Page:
“Research tells us that the best way to achieve behavioural change is by reaching out to children between 7 and 12 years old. By educating the next generation of animal owners, we can help ensure a better future for all animals,” says SPCA New Zealand CEO Andrea Midgen.
The SPCA Learn-to-Read Storybooks are skilfully written to enable teachers to integrate them straight into their classroom literacy programmes. The intention of each story is to teach core animal welfare messages, while also supporting the development of children’s reading skills and strategies.
All 2,127 primary and intermediate schools in New Zealand have received six sets of each book completely free, thanks to help from Sunshine Books and SPCA supporters.
“Our SPCA Storybooks feature fun and engaging characters that kids will identify with and want to read about, all while earning important lessons about compassion and empathy towards people and animals,” says Ms Midgen.
“For example, one of the stories features two children who help an abandoned cat that lives under their school’s sports shed. The story ends with an SPCA Inspector rescuing the cat from a drainpipe and giving a bravery award to the children.”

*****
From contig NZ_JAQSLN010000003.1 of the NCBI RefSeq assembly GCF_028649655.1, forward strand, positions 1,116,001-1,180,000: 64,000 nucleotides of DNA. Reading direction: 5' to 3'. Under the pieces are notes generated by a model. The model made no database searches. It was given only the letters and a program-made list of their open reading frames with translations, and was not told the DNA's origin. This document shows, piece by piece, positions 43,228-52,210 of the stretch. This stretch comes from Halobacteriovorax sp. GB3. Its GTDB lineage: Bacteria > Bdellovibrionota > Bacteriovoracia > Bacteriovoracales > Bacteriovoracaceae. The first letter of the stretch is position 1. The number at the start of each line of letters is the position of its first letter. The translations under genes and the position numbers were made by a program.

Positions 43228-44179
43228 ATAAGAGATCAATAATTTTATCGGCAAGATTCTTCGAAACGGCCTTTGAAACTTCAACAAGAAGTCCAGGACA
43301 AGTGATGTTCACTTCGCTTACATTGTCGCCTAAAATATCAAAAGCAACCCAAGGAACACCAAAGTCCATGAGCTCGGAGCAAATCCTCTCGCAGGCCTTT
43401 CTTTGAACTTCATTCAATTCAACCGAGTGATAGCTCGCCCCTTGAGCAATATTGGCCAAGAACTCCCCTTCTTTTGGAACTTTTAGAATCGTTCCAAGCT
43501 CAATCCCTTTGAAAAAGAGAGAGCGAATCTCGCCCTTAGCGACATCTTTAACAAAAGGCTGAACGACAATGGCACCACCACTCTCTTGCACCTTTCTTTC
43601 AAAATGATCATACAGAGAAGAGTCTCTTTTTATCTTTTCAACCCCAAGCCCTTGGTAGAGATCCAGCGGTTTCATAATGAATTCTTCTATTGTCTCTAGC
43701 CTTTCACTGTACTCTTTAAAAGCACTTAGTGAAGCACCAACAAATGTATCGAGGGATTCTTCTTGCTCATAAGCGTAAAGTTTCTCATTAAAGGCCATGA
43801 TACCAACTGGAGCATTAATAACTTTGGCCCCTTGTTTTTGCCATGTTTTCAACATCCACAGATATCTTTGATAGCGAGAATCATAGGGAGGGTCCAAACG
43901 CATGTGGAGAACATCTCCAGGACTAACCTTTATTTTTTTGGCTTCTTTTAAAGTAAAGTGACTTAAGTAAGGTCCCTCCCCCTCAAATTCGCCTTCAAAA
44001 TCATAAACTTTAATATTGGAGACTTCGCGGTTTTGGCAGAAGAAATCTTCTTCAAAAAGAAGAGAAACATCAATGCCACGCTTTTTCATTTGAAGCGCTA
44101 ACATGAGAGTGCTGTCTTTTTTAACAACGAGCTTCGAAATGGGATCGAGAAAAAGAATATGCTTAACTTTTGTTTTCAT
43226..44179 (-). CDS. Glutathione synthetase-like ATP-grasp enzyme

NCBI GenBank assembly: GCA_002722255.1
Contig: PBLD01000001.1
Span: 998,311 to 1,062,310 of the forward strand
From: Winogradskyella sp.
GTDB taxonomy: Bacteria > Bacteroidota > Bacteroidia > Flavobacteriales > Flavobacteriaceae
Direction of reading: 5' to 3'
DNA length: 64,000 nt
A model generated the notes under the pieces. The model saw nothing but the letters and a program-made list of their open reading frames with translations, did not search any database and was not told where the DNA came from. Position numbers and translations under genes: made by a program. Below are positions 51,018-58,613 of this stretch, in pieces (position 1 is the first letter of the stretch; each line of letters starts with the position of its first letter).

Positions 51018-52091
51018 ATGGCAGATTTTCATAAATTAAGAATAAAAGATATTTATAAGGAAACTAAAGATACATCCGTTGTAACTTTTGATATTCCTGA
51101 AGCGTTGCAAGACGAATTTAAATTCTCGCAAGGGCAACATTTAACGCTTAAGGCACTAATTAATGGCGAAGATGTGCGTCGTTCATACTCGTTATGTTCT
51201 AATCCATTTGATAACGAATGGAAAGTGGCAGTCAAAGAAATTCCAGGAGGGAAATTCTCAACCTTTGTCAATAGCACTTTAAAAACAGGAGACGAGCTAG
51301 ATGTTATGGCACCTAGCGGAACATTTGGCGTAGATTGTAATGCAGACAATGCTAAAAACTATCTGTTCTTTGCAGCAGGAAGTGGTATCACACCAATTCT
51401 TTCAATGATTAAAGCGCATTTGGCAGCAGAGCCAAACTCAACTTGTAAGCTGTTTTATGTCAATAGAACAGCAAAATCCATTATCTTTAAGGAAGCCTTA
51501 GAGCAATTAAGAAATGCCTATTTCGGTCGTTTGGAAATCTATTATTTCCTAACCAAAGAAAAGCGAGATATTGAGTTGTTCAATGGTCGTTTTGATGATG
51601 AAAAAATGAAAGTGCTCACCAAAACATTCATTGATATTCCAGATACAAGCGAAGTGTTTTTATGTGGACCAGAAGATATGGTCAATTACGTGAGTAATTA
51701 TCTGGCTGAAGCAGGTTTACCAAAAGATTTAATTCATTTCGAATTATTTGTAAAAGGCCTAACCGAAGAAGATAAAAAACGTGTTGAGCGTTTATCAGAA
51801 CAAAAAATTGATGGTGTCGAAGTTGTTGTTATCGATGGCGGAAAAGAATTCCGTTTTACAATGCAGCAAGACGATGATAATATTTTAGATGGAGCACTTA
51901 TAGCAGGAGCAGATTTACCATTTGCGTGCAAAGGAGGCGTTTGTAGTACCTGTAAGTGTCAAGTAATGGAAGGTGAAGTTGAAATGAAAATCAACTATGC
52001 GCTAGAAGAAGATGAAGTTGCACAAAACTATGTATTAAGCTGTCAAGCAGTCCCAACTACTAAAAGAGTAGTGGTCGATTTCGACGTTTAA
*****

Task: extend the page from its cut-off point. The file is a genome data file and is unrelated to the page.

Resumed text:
The SPCA’s aim is for every child to grow up to respect animals and be a responsible pet owner. By doing so, the SPCA hopes to break the cycle of animal cruelty in New Zealand communities and reduce the number of abused and neglected animals that need the SPCA’s help each year.
“Already the response from schools has been overwhelmingly positive. We’ve had teachers and principals write to us and thank us for providing free resources that promote their key classroom values: being kind and compassionate, and caring for each other,” says Ms Midgen.
The SPCA Storybooks are the latest addition to the SPCA Education programme launched in July 2016. SPCA Education is an evidence-based programme for New Zealand schools that aligns with the Curriculum and teaches animal welfare in a real-life, meaningful context.
The SPCA Learn-to-Read Storybooks are:
The Smooth Movers’ Club
A boy and his father want their move to the city to go smoothly for their cat Noah. It does, until Muscles, the fearsome neighbourhood tomcat, turns up.
Sam and Charlie Love Pudding
When the abandoned cat who lives under the sports shed at their school gets into trouble, Sam and Charlie have to act.
The Problem with Sione’s Spaghetti
Sione’s pet rabbit has a problem. Sione’s solution involves a pack of raging rhinos, but will it work?
Storm Gets A New family
Storm used to spend his days chained to kennel till his life was changed by a bolt of lightning and a girl with friendly eyes.
Pumpkin Pie and Pavlova
Mrs Melling likes pumpkin pie and pavlova much more than she likes Mr Watkins or his hens. Will Mr Watkins find a way to change that?
The Mouse at the Mall
A girl and her mother go to the mall to buy shoes. They leave with a shoebox with a toilet roll and a mouse inside. What will happen next?
The SPCA Learn-to-Read Storybooks are available for purchase by schools and our supporters. Visit our online shop here.